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Study Skills Resources: what is available?

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Edited by Christopher Douce, Monday, 1 Mar 2021, 17:05

The Open University provides a lot of study skills resources, but these are scattered across a number of different sites. This blog post is intended to provide a quick 'summary page' of some of the resources that might be useful for anyone is are studying with the OU (or, in fact, studying at any other universities).

Firstly, a book

After enrolling for my first OU module, I was sent a textbook called The Good Study Guide by Andrew Northedge. I didn't ask for this book, and I had never seen this book before. In fact, I was really surprised to get an unexpected book!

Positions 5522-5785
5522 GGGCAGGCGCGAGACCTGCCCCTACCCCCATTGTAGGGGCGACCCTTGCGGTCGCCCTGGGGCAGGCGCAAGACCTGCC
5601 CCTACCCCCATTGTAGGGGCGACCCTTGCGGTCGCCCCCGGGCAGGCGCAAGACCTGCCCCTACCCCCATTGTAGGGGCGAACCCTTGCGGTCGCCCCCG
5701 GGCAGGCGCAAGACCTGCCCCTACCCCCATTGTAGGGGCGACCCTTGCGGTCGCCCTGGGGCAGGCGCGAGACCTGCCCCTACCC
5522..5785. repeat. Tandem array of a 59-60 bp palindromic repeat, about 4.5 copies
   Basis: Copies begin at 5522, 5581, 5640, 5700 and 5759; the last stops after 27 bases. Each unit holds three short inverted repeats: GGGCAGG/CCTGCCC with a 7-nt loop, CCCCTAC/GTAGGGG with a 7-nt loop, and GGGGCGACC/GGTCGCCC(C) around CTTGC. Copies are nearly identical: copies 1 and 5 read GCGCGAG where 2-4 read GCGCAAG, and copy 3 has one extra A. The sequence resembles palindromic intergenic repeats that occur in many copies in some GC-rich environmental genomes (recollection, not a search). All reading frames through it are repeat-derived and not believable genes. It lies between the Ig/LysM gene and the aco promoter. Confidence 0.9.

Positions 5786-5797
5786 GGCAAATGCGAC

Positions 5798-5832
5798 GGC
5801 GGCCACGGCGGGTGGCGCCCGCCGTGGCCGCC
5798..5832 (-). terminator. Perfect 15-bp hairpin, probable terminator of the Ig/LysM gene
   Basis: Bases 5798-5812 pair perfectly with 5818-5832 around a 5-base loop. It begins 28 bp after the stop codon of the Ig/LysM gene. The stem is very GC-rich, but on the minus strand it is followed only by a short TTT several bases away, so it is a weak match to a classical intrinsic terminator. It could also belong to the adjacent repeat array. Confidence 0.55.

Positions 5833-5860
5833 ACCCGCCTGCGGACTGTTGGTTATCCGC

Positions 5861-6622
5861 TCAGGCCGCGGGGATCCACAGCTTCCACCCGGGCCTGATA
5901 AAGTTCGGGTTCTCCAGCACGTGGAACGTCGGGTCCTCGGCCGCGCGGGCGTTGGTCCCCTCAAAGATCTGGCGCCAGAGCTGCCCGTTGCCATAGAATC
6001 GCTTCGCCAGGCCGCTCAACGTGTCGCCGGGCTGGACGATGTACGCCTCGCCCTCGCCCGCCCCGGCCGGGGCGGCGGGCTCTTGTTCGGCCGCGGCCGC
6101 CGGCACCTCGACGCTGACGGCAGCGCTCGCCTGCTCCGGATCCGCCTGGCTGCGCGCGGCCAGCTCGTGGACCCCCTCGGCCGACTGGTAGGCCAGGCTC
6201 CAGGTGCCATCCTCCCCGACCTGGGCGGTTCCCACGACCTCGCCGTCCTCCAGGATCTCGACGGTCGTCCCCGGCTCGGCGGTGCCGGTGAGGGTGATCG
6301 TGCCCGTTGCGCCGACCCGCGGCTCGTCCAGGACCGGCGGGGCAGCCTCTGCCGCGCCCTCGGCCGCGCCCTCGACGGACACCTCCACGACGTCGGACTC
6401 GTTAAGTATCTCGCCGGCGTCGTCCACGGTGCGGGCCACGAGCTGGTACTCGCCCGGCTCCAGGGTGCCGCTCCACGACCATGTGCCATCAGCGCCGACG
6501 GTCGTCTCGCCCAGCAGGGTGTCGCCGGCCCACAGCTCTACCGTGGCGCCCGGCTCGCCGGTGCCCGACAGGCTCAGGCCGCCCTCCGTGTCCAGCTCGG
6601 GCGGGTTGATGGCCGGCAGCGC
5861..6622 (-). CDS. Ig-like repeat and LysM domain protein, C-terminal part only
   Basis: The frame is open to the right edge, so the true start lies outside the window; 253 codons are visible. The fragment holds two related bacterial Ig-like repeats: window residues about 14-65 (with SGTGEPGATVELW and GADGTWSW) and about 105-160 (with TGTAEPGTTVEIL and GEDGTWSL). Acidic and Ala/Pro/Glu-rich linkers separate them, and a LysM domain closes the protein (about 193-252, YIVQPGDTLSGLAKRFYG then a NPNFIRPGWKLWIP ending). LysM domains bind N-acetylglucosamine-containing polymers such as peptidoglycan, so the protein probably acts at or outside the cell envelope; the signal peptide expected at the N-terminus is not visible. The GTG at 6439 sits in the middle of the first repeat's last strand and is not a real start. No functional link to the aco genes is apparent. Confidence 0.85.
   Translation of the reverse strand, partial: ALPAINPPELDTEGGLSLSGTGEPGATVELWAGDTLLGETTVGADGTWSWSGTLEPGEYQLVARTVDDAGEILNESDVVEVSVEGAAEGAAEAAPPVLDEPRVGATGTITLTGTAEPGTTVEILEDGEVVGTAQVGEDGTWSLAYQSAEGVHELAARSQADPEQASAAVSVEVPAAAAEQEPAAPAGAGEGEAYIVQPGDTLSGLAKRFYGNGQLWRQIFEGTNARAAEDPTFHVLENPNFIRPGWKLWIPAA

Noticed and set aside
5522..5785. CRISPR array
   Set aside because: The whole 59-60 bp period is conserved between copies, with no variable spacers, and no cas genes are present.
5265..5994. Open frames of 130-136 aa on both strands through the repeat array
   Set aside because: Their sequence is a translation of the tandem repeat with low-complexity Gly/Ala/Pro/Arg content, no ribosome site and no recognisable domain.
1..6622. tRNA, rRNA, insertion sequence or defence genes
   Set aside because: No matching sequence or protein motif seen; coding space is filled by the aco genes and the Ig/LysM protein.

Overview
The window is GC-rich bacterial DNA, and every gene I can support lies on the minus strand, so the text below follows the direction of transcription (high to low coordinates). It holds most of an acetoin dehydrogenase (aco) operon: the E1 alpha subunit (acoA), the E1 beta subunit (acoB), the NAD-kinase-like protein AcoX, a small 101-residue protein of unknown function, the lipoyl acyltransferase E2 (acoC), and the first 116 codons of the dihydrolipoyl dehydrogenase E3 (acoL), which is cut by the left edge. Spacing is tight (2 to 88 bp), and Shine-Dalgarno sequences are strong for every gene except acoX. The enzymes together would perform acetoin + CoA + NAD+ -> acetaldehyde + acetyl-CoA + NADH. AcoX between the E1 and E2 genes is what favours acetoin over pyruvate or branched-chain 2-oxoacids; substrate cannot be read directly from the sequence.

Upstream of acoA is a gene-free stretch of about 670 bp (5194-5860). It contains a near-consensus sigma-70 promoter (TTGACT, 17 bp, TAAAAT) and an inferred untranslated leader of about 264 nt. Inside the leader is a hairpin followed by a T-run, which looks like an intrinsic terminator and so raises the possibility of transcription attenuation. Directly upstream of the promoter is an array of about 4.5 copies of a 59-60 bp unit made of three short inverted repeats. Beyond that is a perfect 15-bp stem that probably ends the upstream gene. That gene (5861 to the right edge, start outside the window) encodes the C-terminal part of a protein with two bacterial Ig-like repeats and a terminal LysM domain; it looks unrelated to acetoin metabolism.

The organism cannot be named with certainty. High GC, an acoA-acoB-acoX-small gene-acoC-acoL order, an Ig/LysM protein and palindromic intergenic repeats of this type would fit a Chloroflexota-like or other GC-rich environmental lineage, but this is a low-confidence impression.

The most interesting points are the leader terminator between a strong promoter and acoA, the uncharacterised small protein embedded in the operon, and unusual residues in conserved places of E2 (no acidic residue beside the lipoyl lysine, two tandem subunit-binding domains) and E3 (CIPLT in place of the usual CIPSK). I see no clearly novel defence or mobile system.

I found the time to sit down and read it, and this was time well spent; it offered a wealth of study tips, resources and strategies.

If you're an OU student and you don't have this book, then do get a copy. If you're an existing OU student, then do make the time to look over this book time and time again: its really useful.

I think I have once written that I hold the view that if I had learnt about this book during my undergraduate days, I might have got better scores in both my essays and my exams!

Skills for Study: a really useful resource

There are some really useful resources that are available online. I particularly recommend that everyone visits the Open University Skills for Study website.

There are two really useful parts of the site (which is separated into tabs): a section about preparing and writing assignments and another section that is about revision and examinations. The preparing and writing assignments is particularly useful; it offers ideas about how to begin an assignment, to create a draft and think about how to edit what has been written.